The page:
A week ago I visited my cardiologist Dr Stephen Brown at Universitas Hospital in Bloemfontein, South Africa. I have two cardiologists – Dr Rosher monitors the rhythm of my heart and Dr Stephen Brown that monitors the physiological aspects of my heart. The reason why I make it a point to visit him or my other cardiologist at least once a year is twofold. The first reason is I want to make sure that my heart is still in sinus rhythm. It did happen to me previously (long ago with a visit to Dr Jordaan), my previous cardiologist, that I was out of rhythm, and his first words were “you’re heart is out of rhythm”. It came as a shock because I felt great and had no symptoms of AF. The thing was that my heart rate was kept down/slow by medication, and that made the symptoms of AF less obvious to me, but my heart was still out of sinus rhythm. So then I got the second shock, the cardioversion shock, and that put my heart back into sinus rhythm.
Being out of sinus rhythm was actually very dangerous because untreated all of us know that AF can cause a stroke or other problems like changing the “structure” of the heart.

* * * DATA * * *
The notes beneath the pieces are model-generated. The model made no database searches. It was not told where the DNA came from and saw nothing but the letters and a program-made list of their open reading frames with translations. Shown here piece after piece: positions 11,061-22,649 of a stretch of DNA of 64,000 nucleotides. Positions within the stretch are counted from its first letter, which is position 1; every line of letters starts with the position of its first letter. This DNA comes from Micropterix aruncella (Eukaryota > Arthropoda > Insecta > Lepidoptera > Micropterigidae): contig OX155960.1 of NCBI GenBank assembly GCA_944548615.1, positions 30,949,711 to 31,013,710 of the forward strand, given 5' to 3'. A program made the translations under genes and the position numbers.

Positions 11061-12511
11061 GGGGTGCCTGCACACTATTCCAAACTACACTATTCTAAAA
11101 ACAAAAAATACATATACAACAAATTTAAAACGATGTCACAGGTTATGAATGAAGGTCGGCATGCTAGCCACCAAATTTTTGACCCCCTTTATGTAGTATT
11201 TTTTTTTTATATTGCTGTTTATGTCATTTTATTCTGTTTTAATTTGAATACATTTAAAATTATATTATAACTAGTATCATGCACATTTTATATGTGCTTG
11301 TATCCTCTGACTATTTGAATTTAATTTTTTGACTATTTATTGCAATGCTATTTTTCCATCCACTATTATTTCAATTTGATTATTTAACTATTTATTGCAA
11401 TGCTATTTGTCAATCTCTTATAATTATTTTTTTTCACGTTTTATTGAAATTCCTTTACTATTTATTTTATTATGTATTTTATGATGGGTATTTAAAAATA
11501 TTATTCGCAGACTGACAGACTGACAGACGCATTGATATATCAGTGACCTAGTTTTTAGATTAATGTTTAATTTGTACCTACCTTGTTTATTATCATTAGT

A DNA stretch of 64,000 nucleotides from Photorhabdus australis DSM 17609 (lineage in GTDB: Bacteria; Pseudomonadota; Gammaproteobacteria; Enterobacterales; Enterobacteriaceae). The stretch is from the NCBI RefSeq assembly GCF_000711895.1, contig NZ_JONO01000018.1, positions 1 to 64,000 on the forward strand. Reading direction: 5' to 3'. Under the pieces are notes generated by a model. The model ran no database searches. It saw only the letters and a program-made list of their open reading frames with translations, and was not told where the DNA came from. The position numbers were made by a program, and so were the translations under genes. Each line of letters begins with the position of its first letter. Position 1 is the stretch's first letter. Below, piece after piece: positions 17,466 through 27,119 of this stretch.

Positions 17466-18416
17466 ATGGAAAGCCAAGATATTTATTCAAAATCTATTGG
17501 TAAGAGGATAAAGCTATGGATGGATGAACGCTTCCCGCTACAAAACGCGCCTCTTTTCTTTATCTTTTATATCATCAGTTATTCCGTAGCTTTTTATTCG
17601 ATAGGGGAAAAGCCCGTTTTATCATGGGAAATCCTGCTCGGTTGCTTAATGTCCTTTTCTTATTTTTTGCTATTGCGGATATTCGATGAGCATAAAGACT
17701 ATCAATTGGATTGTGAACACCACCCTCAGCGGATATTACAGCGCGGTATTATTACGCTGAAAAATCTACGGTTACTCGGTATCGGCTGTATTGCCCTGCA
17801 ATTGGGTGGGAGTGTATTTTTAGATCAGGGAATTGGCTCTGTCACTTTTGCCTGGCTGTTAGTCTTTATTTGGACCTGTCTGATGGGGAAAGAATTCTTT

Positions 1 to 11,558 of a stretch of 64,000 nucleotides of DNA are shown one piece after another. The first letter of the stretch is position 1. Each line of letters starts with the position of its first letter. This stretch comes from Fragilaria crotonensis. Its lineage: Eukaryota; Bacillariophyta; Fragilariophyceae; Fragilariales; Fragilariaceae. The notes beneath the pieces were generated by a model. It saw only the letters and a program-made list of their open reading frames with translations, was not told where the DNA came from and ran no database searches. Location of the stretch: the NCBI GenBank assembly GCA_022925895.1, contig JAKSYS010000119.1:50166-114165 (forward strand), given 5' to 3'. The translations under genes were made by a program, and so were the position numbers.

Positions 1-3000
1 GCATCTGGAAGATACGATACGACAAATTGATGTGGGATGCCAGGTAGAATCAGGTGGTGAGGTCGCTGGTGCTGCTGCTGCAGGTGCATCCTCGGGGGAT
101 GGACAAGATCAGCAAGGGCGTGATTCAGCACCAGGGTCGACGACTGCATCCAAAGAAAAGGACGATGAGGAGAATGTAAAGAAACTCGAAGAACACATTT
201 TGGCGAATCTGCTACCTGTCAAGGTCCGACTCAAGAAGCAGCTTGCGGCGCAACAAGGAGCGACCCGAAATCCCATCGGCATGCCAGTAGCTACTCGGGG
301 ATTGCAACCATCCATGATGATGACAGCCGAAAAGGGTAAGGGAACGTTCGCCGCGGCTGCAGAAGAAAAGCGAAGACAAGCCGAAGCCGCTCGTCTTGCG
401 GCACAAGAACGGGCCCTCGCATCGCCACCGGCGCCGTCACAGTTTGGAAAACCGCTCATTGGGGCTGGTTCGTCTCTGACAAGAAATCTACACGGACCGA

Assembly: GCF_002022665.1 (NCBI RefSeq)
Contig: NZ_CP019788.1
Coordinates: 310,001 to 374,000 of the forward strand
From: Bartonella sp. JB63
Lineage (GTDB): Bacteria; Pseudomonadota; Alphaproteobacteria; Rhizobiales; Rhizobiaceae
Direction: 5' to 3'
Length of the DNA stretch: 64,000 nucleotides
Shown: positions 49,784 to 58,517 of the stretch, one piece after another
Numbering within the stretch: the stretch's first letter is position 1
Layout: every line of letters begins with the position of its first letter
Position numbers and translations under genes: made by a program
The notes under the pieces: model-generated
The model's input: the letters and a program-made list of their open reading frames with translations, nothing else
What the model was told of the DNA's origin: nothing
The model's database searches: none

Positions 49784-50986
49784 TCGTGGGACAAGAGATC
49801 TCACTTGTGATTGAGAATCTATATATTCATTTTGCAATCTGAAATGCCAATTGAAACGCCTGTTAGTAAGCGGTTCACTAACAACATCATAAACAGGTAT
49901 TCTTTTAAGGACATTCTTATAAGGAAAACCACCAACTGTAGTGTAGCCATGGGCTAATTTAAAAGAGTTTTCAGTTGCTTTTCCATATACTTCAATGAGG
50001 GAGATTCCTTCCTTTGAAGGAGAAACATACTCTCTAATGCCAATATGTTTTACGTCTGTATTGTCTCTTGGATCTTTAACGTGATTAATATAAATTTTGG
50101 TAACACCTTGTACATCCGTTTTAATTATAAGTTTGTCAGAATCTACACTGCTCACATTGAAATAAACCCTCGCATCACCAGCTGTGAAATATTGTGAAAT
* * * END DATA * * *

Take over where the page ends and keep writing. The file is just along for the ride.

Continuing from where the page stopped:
The second reason is to keep an eye on the structure and physical aspects of my heart. My right atrium is a bit big and I want the doctors to monitor it. My enlarged right atrium is a result of being born with Tetralogy of Fallot (TOF) What is Tetralogy of Fallot.
With my visit to Dr Brown, my cardiologist, the procedure is: I first report to reception and they then send me for an ECG – An electrocardiogram EKG or ECG, it is a test that checks for problems with the electrical activity, (Yes! we are all Electric!) of your heart. An EKG shows the heart’s electrical activity as line tracings on paper – the up and down spikes.
Thereafter I see him (the doctor), he looks at the ECG and he also examines me, from top to bottom, by feeling my pulse in my neck, arm, chest and at my ankle. He also checks my blood pressure (usually it is low and perfect!). After this, we go to the sonar room and he looks and listens to my heart.
We then go back to his office and he discusses all his findings with me.
I am glad to say that with this visit everything looked great, and we had a long discussion about the future of my heart and the lifestyle that will minimize an afib attack.
Basically, he said, “keep fit, eat right and come and see me next year again.”
You can also learn about my lifestyle, the things I do and don’t do, on my website and blog My afibheart.